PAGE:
W. E. Vine’s often helpful Expository Dictionary of New Testament Words claims that ‘Paradeisos is an Oriental word, first used by the historian Xenophon, denoting the parks of Persian kings and nobles. It is of Persian origin whence it passed into Greek…..the Septuagint translators used it of the garden of Eden, Gen. 2:8, and in other respects, e.g., Numbers 24:6; Isaiah 1:30; Jeremiah 29:5; Ezekiel 31: 8,9.’ Vine contributes further, adding that ‘In Luke 23:43, the promise of the Lord to the repentant robber was fulfilled the same day; Christ, at His death, having committed His spirit to the Father, went in spirit immediately into Heaven itself, the dwelling place of God (The Lord’s mention of the place as Paradise must have been a great comfort to the malefactor; to the oriental mind it expressed the sum total of blessedness).’
Charles Hodge was convinced, with regard to the case of the rich man and Lazarus, (Luke 16:22), that the implication of this narrative is that when Christ said that the beggar died, and that he was carried away by the angels into Abraham’s bosom, in his case the transition was immediate from earth to heaven. But this Princeton theologian goes on to assert, that, “Still more explicit is the declaration of our Lord to the penitent thief, Today shalt thou be with me in Paradise. (Luke 23:43). The word paradise occurs in two other places in the New Testament. In 2 Corinthians xii. 4, Paul says he was caught up into paradise, which he explains by saying that he was caught up into the third heaven. And in Revelation ii. 7, Christ says: He that hath an ear, let him hear what the Spirit saith unto the churches: To him that overcometh will I give to eat of the tree of life, which is in the midst of the paradise of God. There can, therefore, be no doubt that paradise is heaven, and consequently when Christ promised the dying thief that he should that day be in paradise, he promised that he should be in heaven.’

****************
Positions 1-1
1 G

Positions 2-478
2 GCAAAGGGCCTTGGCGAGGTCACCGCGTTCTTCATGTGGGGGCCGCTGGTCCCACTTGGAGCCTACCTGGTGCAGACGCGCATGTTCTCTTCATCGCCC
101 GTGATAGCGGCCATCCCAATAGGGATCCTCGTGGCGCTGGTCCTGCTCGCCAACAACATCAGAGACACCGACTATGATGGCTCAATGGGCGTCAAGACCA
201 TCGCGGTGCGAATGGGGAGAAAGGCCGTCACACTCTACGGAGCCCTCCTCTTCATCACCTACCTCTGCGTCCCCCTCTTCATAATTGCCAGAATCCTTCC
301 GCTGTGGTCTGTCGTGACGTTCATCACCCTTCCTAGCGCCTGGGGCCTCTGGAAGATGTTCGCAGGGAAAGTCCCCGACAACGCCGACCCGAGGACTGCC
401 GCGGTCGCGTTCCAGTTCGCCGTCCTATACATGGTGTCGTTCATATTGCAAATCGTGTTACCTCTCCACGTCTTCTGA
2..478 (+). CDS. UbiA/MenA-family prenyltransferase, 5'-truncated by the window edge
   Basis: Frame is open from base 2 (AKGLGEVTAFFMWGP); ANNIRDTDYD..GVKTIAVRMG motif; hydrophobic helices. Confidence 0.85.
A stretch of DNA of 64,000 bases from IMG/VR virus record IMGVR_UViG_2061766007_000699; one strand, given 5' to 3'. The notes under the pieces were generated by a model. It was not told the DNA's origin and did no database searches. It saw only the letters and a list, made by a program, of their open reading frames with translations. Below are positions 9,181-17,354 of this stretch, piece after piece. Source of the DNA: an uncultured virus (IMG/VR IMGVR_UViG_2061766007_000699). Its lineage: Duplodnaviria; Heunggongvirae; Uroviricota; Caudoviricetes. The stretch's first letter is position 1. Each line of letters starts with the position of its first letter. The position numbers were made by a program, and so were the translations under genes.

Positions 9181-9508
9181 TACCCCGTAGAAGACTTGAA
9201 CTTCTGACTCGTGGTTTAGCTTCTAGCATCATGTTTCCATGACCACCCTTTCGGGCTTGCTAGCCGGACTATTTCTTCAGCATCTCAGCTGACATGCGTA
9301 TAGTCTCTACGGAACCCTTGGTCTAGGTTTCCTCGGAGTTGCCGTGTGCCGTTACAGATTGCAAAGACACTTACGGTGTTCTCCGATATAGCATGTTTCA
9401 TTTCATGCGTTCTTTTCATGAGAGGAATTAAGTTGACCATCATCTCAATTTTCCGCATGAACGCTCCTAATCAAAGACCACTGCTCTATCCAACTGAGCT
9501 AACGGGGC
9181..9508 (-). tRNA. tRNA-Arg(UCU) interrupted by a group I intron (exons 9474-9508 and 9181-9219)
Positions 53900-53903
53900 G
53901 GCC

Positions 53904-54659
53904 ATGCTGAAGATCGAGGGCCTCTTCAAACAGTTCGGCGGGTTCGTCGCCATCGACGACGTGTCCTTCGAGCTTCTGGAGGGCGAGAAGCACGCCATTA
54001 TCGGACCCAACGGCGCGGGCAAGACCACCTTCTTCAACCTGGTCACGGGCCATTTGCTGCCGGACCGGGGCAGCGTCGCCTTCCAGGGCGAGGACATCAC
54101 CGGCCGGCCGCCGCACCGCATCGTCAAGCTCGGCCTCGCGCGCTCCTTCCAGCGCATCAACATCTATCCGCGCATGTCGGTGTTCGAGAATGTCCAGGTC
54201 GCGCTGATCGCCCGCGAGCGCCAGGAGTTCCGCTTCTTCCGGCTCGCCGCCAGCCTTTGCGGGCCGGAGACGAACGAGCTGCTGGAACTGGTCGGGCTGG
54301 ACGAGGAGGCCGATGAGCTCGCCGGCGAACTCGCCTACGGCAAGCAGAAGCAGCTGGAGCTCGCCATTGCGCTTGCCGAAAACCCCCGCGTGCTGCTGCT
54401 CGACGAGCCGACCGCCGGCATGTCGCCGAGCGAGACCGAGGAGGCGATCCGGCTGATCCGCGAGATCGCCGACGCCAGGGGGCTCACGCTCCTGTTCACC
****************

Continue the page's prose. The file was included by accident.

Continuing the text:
The followers of Mohammed have their own perspective. “Janna (Paradise, heaven) is called by eight names in the Qur’an….which have been translated into English as: paradise, a garden on high, a home that will last, garden of eternity, garden of everlasting bliss, gardens of delight, home of peace, home of the righteous, etc,” and, “In his commentary on Surah 55:72, Ibn Kathir (d. 1373) stated: ‘The prophet Muhammed was heard saying, The smallest reward for the people of paradise is an abode where there are 80,000 servants and 72 wives, over which stands a dome decorated with pearls, aquamarine, and ruby.” Have they been saved in order that they may sin for ever and ever, rather than being saved from their sin?
Theirs is a conspicuously worldly heaven. W. G. T. Shedd’s summary gives us the biblical and Christian reality; “Paradise is unquestionably the abode of the saved; and the saved are with Christ. The common residence of both is described as on high. When he ascended up on high, he led captivity captive, Eph. 4:8.” Shedd is much more in compliance with Christ’s own words when he said, ‘the saved are with Christ.’ Jesus said Today shalt thou be with me in Paradise. It is much more important and consoling that Christ said, ‘Thou shalt be with me.’ A writer of bygone days once said that, ‘heaven without Christ would be no heaven at all, and hell with Christ would be no hell.’ I submit that this is what the dying thief most wished to hear from his Lord, that he would be forever with Jesus.
David Farmer, elder
Fellowship Bible Church